I didn’t ask for it

I never meant to be an activist.

Even now, I have trouble thinking of myself in the light. The word activist has always conjured up a certain image in my mind: someone in the thick of the battle, shouting, unwavering. All I’ve done is write.

A couple weeks ago I was honored with an invitation to speak at a summit for the Restaurant Opportunities Center in Boston. They are currently campaigning not only to raise the minimum wage, but to abolish the substandard minimum wage for tipped employees. I was there to add my own testimonial to the ways in which server’s incomes are unreliable, citing my own experience with sexual harassment and the effect that had on my tips. Despite having written extensively on this subject, I had never spoken on it publicly, save a few phone calls with local reporters two years ago. This time my voice shook.

There is a difference between the carefully crafted words I can lay on a page, chosen for their power, and the words I try to speak, my voice trembling, to a room full of people including lawmakers and press. As I stood among my allies, I realized that my story no longer belonged to me. And perhaps, in some ways, the specificities of my experience aren’t even important. Instead, I have unwittingly taken on the burden of sexual harassment and assault in the restaurant industry as a whole. The details of my account matter – but only as a corroboration and testament to the existence prevalence of such a culture. My story isn’t about me; it’s about everyone who’s faced the same hardships.

I have begun to feel this pressure immensely. I felt it especially as I recounted my history as a server, hoping to play a role in changing the laws and tradition of an entire industry. What I was doing was activism.

The issue with being an activist is that it is so much messier than anyone realizes from the outside.

When the Massachusetts Attorney General’s Office announced its plan to pursue litigation against the Route 9 Diner, it initially felt like a victory. After nearly six months of late nights; tearful, exhausted skype calls; a barrage of personal attacks; and a move back to my home country, I exhaled thinking I could rest easily for the first time in months.

But within days the owners of the diner closed their business without warning. They gathered their employees in the dining room to break the news, where they insinuated that the AGO had forced them to shut down. Cruel messages on social media from the diner’s most recent servers began to pour in, attacking me and the others who had shared the abuses they endured at the diner.  Soon, it became to difficult to feel uplifted by the progress we had made since writing our initial blog posts.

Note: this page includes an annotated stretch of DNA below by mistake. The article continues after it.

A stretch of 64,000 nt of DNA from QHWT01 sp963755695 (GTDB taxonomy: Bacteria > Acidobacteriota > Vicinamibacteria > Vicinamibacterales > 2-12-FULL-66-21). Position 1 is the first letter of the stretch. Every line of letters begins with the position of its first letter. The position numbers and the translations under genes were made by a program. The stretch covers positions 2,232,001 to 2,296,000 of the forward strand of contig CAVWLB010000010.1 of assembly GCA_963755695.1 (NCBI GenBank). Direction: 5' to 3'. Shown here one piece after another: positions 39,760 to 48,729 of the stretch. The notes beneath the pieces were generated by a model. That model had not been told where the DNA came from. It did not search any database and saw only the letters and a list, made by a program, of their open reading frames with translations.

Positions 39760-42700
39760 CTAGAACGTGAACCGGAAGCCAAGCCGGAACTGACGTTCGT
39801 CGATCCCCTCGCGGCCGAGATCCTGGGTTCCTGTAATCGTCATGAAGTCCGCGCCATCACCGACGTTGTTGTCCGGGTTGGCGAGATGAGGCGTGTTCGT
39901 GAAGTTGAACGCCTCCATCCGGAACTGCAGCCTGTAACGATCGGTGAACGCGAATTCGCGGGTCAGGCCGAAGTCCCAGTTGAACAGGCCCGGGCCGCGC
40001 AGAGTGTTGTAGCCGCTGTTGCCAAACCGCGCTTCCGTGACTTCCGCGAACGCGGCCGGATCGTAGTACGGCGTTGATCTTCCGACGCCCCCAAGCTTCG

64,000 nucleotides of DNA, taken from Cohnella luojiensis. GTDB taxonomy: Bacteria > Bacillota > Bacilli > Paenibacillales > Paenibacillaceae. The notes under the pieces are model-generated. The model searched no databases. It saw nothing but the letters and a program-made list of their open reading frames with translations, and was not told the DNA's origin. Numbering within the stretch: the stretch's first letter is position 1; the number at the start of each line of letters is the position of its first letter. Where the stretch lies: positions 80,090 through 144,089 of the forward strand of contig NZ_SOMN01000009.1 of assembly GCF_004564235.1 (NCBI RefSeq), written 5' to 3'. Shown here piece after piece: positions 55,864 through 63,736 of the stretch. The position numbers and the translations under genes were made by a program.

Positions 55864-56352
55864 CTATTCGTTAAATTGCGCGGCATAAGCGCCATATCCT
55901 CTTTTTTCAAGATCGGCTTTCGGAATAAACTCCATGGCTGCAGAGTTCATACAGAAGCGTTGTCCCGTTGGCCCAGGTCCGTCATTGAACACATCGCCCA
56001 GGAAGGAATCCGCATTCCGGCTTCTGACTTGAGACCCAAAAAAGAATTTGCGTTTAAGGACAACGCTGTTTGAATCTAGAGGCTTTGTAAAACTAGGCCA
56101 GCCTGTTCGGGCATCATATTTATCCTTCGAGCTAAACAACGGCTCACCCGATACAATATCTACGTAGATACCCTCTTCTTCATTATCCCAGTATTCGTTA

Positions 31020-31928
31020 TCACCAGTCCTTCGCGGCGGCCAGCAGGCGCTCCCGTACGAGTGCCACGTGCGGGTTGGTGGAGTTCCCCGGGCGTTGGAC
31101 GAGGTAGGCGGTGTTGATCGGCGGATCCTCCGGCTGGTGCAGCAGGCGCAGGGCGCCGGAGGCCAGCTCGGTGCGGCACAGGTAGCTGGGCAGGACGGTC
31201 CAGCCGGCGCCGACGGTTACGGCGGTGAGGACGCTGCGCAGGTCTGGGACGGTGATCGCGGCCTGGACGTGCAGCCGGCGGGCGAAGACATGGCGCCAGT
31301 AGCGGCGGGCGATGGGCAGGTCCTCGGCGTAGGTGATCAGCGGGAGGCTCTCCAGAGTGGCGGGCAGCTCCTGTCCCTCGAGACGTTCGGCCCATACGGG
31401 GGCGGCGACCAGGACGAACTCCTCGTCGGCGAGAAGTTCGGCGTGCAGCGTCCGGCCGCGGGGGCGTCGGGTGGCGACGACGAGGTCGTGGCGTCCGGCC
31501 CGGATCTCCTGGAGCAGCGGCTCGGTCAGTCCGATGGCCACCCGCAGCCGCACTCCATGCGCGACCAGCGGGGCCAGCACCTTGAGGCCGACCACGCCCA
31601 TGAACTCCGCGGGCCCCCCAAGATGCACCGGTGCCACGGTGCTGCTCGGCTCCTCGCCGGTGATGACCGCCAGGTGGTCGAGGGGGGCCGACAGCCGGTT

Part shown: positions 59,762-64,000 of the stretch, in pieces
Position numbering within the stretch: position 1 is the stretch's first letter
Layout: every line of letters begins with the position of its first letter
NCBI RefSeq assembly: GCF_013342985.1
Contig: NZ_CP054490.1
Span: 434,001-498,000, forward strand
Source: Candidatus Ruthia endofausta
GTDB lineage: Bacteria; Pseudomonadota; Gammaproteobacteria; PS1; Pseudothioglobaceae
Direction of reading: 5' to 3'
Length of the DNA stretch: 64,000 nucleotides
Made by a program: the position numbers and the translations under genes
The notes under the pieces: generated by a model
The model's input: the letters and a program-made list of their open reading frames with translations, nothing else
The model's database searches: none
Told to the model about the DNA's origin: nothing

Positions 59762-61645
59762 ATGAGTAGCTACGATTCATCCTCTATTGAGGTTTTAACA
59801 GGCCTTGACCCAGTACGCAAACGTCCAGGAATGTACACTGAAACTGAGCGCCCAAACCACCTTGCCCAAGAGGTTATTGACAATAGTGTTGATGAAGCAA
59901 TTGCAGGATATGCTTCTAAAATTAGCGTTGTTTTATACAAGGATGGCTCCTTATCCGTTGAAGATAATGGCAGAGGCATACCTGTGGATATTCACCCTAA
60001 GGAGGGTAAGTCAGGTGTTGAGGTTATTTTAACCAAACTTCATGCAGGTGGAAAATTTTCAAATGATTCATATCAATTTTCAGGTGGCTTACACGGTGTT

From the other side of the world my ex boyfriend told me, “This may not feel like it from the frontline, but from home, we see this as a victory.”

The problem was that the diner was more than a building; the consequences were reaped by more than the owners. We were not all immune to the struggles we had caused our former coworkers; people who, despite their aggression toward us, were people for whom we still cared. Fierce debates broke out within families and many of the girls began to quietly delete the blog posts that had garnered so much attention. Though the community rallied behind us, it was impossible to ignore the fallout. As Elizabeth Adams, former coworker, wrote: justice doesn’t always feel just. The aftermath doesn’t always feel like a triumph; there is almost always collateral damage.

This became obvious even among the women who had once so bravely spoken out against the treatment of women at the Route 9 Diner. While we were once a closely knit group of endless support, our individual ideas of what justice should look like began to clash, and slowly we unraveled. I lost friends on both sides of this fight. Some hated me because they had convinced themselves I was overreacting to the trauma I had endured and blamed me for the accidental and unfortunate consequences they now faced.  Others told me I was weak when I gave in to the need for self-care after an emotionally charged fight I never truly intended to start. Was this what justice was supposed to look like?

Now, two years later, I have picked up the fight again. Whether or not I want it, I have a platform to advocate not only for victims of sexual violence in the restaurant industry, but for those who have experienced it at any point in their lives. It is my good fortune that people have been willing to listen to my words and hear my voice, small and trembling as it may be, and have continued to give me the opportunity to speak on the issues about which I am so passionate. It is both humbling and gratifying that despite the backlash and self doubt, more and more women have said, “me too,” and added their own cries to the ever-growing chorus of resistance against a culture and society that allows our experiences and our stories to be considered negligible and normal.

Last week I had the pleasure and honor of posing for Anja Schutz’s photoseries #GrabHimByTheBallot. It is a response to Donald Trump’s casual lewd remarks about sexually assaulting women without consequence. Like me, Anja stumbled into activism accidentally. I cannot speak for her, but I can identify with the overwhelming feelings of gratitude and validation that come with numerous women standing beside you, gratefully empowered by your work.

My own empowerment doesn’t always emerge in the form of the written word. My activism is not always a battle cry.

Today, they look like this:

 

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#PussyGrabsBack

 

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